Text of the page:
Who Needs A Probiotic? Women with PCOS.
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Improve Your PCOS Diet with Probiotics

live active cultures - food labelingby Amy Medling, founder of PCOS Diva
Good gut health is essential.  Not only is your GI Tract a critical player in defending against germs and infection, it is the center of nutrition for all of the cells in your body.  Proper nutrition and self-care can go a long way toward improving gut health, but many people need a probiotic helping out in their gut as well. In fact, many women with PCOS have “Leaky Gut.” Adding probiotics is an important part of healing your leaky gut.
If you follow PCOS Diva, you may have already read my article about Candida.  In it, I mention that one of my favorite probiotics is Syntol.  It is great for balancing gut bacteria and eliminating yeast, but it is also a good idea to switch up your probiotics every so often, so you expose yourself to different strains of good bacteria.
When I decided to try a different probiotic, I researched a wide variety of brands to find something that I felt good about using.  After much investigation, I decided to begin  VSL#3, and I’ve been very happy with the results.
It is also important to add some fermented foods to your diet that include natural probiotics.  My favorite is sauerkraut.  My favorite sauerkraut is Micro Mamas Mama Kraut.  For more info about fermented foods, listen to my podcast with Master Fermentationalist Summer Bock and read my post about fermented foods.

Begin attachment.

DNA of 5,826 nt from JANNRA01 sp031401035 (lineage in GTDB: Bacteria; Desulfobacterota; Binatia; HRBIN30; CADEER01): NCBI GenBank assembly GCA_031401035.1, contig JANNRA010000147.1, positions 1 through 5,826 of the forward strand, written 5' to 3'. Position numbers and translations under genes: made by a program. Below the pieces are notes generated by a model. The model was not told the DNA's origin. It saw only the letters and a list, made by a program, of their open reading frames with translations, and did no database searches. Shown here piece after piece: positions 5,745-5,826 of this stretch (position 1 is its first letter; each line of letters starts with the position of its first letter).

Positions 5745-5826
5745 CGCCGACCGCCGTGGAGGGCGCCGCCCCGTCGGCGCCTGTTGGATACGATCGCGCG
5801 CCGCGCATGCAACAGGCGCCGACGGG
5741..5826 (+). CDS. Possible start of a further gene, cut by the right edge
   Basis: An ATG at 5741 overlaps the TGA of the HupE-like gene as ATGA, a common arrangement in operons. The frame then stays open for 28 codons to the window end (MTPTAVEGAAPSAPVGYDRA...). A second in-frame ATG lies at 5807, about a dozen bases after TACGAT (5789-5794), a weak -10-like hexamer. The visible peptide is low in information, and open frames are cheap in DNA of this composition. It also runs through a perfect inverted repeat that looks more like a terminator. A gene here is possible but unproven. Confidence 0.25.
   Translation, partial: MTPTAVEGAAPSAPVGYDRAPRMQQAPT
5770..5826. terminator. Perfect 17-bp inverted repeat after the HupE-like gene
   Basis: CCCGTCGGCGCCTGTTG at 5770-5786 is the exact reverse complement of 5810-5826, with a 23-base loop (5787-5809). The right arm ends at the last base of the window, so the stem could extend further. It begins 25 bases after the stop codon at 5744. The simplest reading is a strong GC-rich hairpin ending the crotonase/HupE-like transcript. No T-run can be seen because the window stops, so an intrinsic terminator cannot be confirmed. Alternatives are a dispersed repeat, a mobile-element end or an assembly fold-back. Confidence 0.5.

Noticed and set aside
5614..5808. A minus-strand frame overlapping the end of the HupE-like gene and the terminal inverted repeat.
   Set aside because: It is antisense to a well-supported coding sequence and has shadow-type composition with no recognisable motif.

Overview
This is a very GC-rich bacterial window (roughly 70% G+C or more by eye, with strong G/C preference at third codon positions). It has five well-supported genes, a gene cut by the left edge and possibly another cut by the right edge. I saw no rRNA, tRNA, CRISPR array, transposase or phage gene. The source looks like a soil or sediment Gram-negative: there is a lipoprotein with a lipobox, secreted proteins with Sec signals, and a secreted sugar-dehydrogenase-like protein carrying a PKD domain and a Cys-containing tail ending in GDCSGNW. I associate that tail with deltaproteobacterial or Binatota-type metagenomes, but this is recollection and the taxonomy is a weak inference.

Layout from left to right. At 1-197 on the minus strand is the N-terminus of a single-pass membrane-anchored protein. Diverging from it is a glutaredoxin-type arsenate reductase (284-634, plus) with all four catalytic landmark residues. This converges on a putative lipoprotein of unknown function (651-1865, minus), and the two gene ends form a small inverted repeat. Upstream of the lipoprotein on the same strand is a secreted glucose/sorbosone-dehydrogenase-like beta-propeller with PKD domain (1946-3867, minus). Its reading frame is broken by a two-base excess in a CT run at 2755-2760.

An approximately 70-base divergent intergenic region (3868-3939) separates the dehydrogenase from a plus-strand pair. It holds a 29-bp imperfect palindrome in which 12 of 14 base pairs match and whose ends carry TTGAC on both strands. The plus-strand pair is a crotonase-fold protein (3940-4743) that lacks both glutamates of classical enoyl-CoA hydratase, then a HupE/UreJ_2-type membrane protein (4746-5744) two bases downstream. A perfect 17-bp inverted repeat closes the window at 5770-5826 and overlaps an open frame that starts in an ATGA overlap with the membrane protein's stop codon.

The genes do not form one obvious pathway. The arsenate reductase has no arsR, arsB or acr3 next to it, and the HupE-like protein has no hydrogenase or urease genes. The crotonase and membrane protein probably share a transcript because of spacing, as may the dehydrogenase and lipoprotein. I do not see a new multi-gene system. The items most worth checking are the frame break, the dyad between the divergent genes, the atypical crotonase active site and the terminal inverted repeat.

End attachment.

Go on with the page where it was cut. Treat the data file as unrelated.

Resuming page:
In the mean time, let me answer some questions that I am commonly asked about PCOS and probiotics.

What is a probiotic?

Probiotics are live microbes that can be formulated into many different types of products including foods, drugs, and dietary supplements. Species of Lactobacillus and Bifidobacterium are most commonly used as probiotics; however, the yeast Saccharomyces and some E. coli and Bacillus species are also used.

Lactic acid bacteria (LAB), including species of Lactobacillus, which have been used for preservation of food by fermentation for thousands of years, can serve a dual function by acting as agents of food fermentation and potentially imparting health benefits.  Fermentation of food provides characteristic taste profiles and lowers the pH in your gut, which prevents contamination by potential pathogens. Fermentation is globally applied in the preservation of a range of raw agricultural materials (cereals, roots, tubers, fruit and vegetables, milk, meat, and/or fish for example).  Strictly speaking, however, the term “probiotic” should be reserved for live microbes that have been shown in controlled human studies to impart a health benefit.

What do probiotics do?

Increasing evidence shows that the activity of probiotic bacteria in the human GI tract plays a role in the dietary management of certain diseases. The intestine is naturally colonized by more than 400 different bacterial species.   40 of these are predominant.  In the colon, bacteria reach a concentration of 1010 – 1012 per ml of fecal contents. It has now been scientifically proven that the intestinal microflora, and in particular Bifidobacteria and Lactobacilli, play a significant role in your health by:

  • affecting the PH of the intestine leading to healing
  • providing bacteria that produce nutrients that heal the colon
  • competing with bad bacteria already present for nutrients and positioning on the colon wall

The intestinal microflora play a significant role in metabolic function both from a nutritional point of view as well as for the maintenance of an efficient intestinal mucosal barrier.

How do I choose a probiotic?

Know Your Bacteria: